Economy-IQ feedback

Scientific American has an excellent podcast of an interview with James Flynn on his new book, Are We Getting Smarter? The podcast accompanies an article from the latest issue.

Flynn makes some interesting points throughout the discussion, including the following thoughts on the interaction between the economy and IQ:

One of the big surprises is that Scandinavia, the IQ gains tailed off towards the end of the last century and many of us thought and I had an open mind that that would mean that they would tail off in the rest of the developed world. Well, three data sets are in now from America, Britain and Germany and they haven’t. They seem to be humming along on the Wechsler tests, you know the WISC and the WAIS, at just about three points per decade. We’re in the 21st century a decade now and there they still are.

And this revises one’s calculations a bit. I’d thought the 21st century would see the developing world catching up. Well it is because their gains are going even faster. It will be tougher to catch up than I thought. I think it’s wrong to look at the developing world in isolation from what’s going on there economically because IQ rises with modernity. Lynn and many others make the mistake of sort of thinking that you have to leap from an IQ of 70 to 100 and then you modernize. Well, it’s like going up a ladder. You gain a bit in terms of the modern mindset, you modernize the economy a bit and then you go up again, you know, slowly.

In this scenario, there can be some strong benefits to IQ enhancing policy interventions as it can set the population into the virtuous circle of modernisation and IQ gain.

Flynn’s book comes out on 6 September.

2 comments

  1. The obvious interpretation of this (& IQ test differences in general) is that IQ tests probably are testing “modernity” (i.e., a culturally transmitted set of congnitive biases) as much as innate differences–& probably far more.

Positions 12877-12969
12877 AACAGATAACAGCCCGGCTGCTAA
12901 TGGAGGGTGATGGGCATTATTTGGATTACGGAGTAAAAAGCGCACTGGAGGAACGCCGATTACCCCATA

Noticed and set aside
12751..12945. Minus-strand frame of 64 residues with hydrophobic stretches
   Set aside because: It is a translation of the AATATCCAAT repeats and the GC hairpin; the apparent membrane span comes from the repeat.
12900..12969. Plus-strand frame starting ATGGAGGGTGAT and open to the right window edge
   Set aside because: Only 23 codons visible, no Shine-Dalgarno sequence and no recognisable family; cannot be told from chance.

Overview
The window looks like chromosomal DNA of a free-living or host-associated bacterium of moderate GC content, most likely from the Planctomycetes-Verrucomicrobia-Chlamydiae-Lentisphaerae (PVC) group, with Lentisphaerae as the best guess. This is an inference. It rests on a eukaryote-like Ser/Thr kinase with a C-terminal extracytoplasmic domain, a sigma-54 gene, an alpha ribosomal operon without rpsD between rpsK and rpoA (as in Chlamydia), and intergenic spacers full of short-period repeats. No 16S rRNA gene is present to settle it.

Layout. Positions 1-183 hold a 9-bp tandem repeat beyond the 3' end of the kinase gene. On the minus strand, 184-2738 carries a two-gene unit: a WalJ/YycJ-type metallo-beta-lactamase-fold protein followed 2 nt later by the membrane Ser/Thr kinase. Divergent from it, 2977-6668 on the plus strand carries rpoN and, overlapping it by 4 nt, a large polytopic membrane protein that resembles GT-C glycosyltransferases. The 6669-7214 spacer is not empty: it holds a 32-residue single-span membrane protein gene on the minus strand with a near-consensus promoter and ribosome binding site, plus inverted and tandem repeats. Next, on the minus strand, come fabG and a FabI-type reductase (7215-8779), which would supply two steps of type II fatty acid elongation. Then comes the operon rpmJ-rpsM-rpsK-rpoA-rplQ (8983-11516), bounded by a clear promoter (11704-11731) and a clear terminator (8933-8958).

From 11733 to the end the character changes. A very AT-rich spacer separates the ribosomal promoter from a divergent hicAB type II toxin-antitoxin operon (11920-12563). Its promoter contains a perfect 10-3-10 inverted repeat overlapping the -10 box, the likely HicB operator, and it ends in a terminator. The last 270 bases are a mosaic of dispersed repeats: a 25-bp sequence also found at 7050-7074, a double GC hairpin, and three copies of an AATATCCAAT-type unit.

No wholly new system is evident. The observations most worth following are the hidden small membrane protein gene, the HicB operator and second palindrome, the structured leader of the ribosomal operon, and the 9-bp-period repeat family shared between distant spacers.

These seem to be highly correlated w/ literacy (perhaps as the core “symbolic competance”) which would be consistent w/ high performance of Jews & Asian (long literacy traditions) & low of Africans (virtually none) & African Americans (forbidded in slavery & suppressed in Jim Crow).

    So, there are clearly individual differences in innate ability at individual level, but cross-cutural difference in IQ test results are not in themselves evidence that these reflect differences among ethnicities that have a genetic component.

  2. “Lynn and many others make the mistake of sort of thinking that you have to leap from an IQ of 70 to 100 and then you modernize.”

    From what I’ve read of Lynn he doesn’t appear to think this at all. He argues that you get positive feedback from environmental (mainly nutritional?) improvements. He’s also quoted as saying this in The Times:

    “Our critics would suggest that we are confusing cause and effect, and that IQs are higher in rich countries because of better health, education and so on. But we don’t think that is likely: intelligence is the largest single factor behind national wealth. It then becomes a virtuous circle, with the benefits of the resulting affluence adding extra IQ points.”

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